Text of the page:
Yoko Ono's Freight Train Statue

Displayed at the southeast corner of the campus of the Detroit Institute of Arts,
5200 Woodward at Farnsworth in Detroit’s Cultural Center

Yoko Ono, the widow of John Lennon, promoted peace throughout her life. She is a multi media artist with accomplishments in music, video making and sculpture. In 1987, she learned about a number of Mexicans who were seeking to enter the United States in the trailer of a truck. Apparently, the truck driver abandoned his trailer in the Sonoma Dessert. The migrants were locked inside the trailer and died.

Every year, there are news reports of Mexican migrants who are found dead in the United States inside locked railroad cars or trucks. Seeking to find jobs or families in the US, instead they die in their travels. During World War II, the National Socialists in Germany used railroad cars to transport Jews and other minorities to concentration camps where many died.

This is a thought-provoking sculpture, raising important questions about human cruelty to other humans. It is a German railroad car similar to the ones used during World War II. It is riddled with bullet holes, reflecting violence and murder. Yoko Ono composed mesmerizing music which is emitted from inside the box car.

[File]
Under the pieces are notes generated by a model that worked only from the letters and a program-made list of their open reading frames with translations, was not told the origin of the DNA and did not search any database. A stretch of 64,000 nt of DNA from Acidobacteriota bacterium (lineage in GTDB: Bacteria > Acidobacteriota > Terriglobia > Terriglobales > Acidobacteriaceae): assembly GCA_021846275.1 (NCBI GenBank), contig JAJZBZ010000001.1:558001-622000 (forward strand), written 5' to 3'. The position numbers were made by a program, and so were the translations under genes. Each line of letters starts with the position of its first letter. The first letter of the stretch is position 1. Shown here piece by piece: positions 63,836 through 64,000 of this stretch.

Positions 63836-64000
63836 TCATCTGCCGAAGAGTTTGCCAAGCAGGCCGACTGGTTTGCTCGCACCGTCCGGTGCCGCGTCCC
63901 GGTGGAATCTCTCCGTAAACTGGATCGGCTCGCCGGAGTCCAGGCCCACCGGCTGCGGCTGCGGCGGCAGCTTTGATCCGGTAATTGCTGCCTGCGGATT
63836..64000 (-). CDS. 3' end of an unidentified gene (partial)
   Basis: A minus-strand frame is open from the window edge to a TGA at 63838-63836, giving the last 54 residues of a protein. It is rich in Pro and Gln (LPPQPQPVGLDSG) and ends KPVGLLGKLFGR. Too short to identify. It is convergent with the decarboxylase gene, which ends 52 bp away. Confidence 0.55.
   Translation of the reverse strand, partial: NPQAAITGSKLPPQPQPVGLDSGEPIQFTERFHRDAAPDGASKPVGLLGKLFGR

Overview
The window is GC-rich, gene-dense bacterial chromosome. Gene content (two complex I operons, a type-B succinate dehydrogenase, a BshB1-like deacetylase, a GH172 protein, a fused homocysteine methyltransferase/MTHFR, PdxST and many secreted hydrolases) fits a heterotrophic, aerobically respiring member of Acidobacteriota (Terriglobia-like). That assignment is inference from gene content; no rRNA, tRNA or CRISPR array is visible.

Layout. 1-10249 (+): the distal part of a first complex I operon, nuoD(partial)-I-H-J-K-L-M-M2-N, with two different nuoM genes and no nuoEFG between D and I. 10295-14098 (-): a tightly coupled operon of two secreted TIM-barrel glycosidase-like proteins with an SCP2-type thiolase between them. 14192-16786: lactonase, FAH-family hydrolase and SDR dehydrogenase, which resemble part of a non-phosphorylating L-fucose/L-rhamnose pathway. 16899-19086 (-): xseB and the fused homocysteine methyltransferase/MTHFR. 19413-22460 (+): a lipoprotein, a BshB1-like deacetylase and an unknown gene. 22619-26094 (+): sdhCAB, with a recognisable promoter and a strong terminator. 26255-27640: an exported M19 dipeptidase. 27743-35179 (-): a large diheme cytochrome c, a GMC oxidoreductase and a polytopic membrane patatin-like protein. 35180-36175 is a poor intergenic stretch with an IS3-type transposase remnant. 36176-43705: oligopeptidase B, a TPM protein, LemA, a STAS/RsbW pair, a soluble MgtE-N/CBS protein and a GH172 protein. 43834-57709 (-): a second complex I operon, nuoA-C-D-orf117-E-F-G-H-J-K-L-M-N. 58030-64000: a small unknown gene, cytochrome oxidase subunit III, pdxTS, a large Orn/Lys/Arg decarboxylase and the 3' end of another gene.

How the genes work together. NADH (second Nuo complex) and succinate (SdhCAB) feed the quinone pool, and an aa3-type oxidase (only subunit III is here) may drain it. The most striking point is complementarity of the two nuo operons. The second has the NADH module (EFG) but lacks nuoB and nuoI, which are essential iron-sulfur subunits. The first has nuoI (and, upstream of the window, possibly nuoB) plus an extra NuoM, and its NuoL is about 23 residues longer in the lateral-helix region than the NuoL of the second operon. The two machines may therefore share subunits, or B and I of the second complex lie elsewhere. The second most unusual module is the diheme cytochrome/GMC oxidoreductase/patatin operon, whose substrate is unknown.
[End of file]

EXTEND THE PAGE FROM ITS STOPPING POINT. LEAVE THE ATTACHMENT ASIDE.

According to the artist, this railroad car placed on a short stretch of railroad track is “a work of atonement" for the injustice and pain we experienced in this century, expressing resistance, healing and hope for the next century.

Yoko Ono was John Lennon’s second wife. Some commentators think that Yoko Ono was responsible for the break-up of the Beatles since they split shortly after she married John Lennon in the late 1960s. Their relationship was not necessarily a charming one since they separated for a span, but in 1975, she bore his child and then John Lennon devoted himself to his family. John Lennon was shot and killed outside the Dakota Apartments on New York’s Upper West Side on December 8, 1980.

Artist: Yoko Ono
Date of Construction: 1999
Date of display at the Detroit Institute of Arts: Late 2003 to mid 2004
Photograph: Ren Farley; March, 2004

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